The Simon Wiesenthal Center expressed support for a joint agreement between the governments of France and the U.S. that will provide $60 million in compensation from France to Holocaust survivors and the families of victims of the Holocaust deported from France to Nazi concentration camps during WWII. The fund, subject to a 2015 vote in the French Parliament, transfers $60 million from France that will be administered by the U.S. State Department. Those eligible for compensation include people living in the United States and Israel as well as others whose families were among the 75,000 Jews deported by Vichy France.
In a signing ceremony at the US State Department Treaty Room last week, Stuart Eizenstat, Special Advisor to the Secretary of State for Holocaust Issues and the American representative in the negotiations, quoted Elie Wiesel saying, “’This is not really about money. In a deeper sense, it’s about something infinitely more important and more meaningful. It is about the ethical value and weight of memory.’” Patrizianna Sparacino-Thiellay, who represented France as the Ambassador-at-Large for Human Rights in charge of the Holocaust, also said, “This agreement is a further contribution to recognizing France’s commitment in facing up its historic responsibilities…. It is also a great honor to contribute through this agreement in an attempt to a measure of justice, in an attempt, of course, not to repair the irreparable, but to offer material support to the Holocaust survivors.”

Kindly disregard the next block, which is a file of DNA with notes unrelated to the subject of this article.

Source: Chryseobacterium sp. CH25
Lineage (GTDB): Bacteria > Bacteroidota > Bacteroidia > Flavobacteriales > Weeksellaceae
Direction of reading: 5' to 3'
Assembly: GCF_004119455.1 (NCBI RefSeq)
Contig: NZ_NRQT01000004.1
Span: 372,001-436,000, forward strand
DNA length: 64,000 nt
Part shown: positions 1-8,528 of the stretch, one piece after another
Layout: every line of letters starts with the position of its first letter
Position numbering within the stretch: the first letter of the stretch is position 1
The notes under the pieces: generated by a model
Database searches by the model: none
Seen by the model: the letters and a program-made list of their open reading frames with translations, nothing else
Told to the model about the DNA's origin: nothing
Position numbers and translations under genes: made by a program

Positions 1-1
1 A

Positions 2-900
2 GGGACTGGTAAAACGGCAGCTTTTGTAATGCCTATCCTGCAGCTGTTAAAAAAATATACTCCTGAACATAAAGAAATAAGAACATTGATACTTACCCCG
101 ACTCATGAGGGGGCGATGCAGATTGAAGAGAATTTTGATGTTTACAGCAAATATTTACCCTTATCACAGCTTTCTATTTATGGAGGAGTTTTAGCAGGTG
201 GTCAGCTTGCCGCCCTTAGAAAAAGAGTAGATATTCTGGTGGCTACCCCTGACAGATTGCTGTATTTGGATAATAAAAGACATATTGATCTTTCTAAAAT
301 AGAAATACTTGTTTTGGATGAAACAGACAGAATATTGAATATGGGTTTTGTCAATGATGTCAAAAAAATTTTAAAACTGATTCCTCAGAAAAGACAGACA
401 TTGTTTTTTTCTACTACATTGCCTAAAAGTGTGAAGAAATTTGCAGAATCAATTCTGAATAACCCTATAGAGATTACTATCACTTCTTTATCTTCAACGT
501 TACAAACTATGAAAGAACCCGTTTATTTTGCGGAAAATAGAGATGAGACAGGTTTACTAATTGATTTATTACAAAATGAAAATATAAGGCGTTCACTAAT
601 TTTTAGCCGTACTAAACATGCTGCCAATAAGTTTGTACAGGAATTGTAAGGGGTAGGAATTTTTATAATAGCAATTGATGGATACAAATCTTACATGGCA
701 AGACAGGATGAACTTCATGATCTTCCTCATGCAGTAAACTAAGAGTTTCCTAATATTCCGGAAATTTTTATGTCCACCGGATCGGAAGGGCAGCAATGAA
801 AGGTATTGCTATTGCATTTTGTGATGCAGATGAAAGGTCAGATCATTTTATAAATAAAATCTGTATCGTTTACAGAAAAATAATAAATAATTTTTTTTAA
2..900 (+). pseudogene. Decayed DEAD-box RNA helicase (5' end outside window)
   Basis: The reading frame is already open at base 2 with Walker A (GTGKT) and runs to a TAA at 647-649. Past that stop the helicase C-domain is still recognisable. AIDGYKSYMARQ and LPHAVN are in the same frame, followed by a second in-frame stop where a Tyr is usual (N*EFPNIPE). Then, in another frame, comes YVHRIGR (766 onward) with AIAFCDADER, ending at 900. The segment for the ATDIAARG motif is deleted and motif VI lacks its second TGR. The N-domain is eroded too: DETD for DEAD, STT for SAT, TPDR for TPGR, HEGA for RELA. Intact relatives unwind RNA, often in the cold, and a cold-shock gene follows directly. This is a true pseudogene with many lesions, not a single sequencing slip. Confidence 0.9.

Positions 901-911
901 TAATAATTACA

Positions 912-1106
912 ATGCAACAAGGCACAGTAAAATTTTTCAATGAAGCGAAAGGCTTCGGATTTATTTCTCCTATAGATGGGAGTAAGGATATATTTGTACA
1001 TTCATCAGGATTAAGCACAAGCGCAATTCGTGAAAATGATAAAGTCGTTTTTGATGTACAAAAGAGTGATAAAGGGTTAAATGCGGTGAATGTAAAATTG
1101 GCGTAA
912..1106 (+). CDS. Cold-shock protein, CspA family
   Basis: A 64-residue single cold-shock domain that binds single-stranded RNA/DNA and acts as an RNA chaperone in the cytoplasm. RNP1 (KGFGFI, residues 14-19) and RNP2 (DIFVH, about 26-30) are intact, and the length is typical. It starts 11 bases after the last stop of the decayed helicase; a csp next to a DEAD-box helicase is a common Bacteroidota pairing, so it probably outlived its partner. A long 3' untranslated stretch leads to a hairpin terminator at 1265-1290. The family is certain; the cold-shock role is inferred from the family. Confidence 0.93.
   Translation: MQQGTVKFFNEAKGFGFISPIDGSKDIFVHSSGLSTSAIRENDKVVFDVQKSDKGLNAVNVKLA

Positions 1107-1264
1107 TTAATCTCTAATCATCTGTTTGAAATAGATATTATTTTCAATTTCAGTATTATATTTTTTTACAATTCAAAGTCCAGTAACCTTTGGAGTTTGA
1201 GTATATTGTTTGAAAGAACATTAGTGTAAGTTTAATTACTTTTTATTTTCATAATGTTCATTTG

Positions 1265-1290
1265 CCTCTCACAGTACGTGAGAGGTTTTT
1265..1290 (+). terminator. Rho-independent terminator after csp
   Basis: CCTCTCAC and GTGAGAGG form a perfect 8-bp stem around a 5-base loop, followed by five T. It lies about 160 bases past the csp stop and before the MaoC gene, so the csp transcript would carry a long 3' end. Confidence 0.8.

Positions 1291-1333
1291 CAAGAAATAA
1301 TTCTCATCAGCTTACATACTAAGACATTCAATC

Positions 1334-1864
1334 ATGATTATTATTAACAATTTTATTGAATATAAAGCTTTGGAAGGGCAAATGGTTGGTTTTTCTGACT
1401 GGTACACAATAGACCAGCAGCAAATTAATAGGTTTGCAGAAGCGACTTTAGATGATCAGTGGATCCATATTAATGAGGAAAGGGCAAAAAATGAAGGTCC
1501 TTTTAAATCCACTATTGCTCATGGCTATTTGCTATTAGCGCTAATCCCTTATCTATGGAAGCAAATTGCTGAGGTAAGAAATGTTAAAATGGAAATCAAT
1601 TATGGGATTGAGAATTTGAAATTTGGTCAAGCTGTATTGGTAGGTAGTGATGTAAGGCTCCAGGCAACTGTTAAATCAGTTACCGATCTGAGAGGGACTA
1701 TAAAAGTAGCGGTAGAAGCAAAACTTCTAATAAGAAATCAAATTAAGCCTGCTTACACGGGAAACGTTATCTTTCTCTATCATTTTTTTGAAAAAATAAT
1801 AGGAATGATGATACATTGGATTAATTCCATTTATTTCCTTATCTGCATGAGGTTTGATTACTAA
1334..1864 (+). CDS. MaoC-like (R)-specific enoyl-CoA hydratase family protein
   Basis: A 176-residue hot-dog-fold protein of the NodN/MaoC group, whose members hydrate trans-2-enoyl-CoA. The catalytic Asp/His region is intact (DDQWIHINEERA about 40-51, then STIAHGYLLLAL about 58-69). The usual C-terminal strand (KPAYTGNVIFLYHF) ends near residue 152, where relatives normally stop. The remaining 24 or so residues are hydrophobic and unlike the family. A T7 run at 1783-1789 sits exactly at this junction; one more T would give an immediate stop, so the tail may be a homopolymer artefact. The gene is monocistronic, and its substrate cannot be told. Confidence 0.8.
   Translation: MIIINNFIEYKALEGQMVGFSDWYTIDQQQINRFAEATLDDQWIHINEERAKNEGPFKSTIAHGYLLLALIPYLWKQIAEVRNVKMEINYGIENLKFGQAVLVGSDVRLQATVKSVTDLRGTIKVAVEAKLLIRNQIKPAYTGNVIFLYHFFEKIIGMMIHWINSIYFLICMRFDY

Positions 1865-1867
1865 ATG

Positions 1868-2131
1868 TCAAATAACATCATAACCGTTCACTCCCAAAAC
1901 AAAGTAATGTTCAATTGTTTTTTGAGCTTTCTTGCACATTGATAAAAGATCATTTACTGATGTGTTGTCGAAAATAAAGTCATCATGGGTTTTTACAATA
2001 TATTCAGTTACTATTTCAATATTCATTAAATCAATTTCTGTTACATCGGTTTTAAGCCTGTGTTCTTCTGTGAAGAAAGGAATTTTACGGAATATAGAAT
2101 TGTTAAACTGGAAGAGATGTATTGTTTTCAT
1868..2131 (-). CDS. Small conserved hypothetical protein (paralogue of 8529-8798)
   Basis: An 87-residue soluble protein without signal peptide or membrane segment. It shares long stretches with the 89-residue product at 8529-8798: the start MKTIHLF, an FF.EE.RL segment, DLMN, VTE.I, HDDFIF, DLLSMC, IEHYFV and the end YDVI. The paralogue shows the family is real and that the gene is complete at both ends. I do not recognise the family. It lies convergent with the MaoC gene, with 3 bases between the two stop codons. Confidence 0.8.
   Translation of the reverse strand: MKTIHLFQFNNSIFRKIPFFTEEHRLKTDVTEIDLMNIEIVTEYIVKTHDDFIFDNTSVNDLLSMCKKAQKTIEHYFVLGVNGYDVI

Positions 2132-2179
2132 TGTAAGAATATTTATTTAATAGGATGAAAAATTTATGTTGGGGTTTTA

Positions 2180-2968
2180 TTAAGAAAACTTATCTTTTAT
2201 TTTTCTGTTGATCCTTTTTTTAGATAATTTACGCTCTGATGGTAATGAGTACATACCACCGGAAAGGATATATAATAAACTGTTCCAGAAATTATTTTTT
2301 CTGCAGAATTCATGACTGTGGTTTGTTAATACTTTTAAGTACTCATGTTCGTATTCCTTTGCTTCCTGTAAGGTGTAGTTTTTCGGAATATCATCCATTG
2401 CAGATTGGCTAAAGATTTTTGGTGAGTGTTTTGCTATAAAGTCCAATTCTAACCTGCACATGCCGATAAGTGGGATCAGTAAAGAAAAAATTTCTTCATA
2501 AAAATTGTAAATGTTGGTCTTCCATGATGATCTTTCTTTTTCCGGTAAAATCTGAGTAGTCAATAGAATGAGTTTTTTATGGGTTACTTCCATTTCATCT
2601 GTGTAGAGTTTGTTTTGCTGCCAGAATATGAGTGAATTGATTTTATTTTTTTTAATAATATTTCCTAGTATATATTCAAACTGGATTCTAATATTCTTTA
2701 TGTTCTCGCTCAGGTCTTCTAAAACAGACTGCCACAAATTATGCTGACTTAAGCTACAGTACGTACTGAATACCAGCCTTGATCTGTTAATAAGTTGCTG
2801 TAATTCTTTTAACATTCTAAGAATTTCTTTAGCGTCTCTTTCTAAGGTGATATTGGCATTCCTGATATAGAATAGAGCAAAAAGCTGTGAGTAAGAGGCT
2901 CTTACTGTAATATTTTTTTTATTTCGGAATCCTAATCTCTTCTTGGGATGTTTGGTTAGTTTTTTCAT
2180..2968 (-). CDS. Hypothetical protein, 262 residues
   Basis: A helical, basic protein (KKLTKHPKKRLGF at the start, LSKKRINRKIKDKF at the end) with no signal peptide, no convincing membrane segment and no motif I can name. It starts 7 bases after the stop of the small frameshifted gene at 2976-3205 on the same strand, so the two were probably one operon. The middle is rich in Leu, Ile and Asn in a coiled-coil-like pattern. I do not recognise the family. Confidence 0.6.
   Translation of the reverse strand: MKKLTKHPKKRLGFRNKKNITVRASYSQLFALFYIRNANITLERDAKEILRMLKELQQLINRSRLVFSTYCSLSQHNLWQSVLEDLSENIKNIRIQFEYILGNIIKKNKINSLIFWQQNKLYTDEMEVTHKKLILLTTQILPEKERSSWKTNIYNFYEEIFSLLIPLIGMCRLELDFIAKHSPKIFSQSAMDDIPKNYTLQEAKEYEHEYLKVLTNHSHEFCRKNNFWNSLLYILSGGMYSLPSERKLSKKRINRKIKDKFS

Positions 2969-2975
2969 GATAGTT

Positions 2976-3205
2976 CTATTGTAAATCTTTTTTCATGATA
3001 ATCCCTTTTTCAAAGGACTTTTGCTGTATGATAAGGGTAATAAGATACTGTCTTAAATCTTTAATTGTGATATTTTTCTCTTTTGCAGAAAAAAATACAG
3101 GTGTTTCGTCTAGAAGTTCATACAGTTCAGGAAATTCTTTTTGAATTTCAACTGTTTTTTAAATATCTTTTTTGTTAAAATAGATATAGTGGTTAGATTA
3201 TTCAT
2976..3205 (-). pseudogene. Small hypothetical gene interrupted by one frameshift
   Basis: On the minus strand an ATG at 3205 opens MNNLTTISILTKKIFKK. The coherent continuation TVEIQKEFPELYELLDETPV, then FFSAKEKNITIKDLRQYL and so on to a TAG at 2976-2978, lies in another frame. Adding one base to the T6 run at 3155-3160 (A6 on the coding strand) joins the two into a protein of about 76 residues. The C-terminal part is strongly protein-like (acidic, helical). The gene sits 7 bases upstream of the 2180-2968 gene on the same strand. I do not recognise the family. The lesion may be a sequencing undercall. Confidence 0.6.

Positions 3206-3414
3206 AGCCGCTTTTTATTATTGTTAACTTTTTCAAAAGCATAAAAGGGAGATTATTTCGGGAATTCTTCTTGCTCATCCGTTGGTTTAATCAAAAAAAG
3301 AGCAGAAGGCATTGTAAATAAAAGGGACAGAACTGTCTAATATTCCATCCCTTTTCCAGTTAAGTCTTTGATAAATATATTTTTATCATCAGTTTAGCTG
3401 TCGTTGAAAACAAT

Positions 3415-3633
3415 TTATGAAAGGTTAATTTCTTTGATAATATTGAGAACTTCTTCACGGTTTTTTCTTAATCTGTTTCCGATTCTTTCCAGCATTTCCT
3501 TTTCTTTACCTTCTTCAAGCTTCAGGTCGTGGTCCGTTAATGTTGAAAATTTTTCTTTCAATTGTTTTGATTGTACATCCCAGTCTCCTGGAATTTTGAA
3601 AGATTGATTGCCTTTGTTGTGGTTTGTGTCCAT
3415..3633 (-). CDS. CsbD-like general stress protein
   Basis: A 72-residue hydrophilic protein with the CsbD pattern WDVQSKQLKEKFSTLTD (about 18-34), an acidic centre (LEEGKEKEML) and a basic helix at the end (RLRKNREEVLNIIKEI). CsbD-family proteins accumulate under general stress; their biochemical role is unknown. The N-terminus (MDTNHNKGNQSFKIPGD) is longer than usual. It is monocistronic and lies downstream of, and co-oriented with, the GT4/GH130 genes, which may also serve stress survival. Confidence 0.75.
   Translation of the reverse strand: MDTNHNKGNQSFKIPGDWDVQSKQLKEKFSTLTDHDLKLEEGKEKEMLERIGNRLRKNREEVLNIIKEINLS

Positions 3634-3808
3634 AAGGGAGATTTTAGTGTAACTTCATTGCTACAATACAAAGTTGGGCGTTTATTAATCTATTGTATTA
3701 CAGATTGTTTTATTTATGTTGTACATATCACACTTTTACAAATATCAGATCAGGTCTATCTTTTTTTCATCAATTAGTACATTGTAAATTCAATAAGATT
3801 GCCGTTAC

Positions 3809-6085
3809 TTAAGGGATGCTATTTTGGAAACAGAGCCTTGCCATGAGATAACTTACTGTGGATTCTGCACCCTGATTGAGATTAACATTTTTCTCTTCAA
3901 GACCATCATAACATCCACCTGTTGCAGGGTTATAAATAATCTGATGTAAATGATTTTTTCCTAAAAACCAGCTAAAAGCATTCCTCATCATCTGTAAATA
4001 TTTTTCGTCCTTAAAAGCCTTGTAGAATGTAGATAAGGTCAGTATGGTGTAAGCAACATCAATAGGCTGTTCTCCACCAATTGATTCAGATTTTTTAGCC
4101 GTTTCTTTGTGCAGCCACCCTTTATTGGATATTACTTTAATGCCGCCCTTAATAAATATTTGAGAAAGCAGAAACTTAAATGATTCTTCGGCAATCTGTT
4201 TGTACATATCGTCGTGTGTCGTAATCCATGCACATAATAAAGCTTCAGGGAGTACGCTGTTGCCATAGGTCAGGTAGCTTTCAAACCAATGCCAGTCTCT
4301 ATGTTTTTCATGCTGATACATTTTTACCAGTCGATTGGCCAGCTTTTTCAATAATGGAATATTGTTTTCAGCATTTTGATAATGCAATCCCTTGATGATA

Rabbi Abraham Cooper, associate dean of the Wiesenthal Center, who attended the ceremony said, “We note that by agreeing to establish this fund, the French government confirms the historic and moral responsibilities linked to the Nazi Holocaust and WWII Vichy authorities that cannot be erased by time.” Cooper also noted that SNCF, whose trains were used to deport Jews from France enroute to Auschwitz and other Nazi concentration camps, has again expressed regret for those actions and increased its financial commitment to Holocaust education in France, Israel, and the US. “SNCF has also opened its internal documents from WWII era for scrutiny and use of scholars. One can only hope that SNCF’s actions will spur Japanese companies, who have refused to even apologize for their part in atrocities against American, Chinese, and other prisoners-of-war during WWII, to finally take action while some surviving ex-POWs are still alive,” he concluded.
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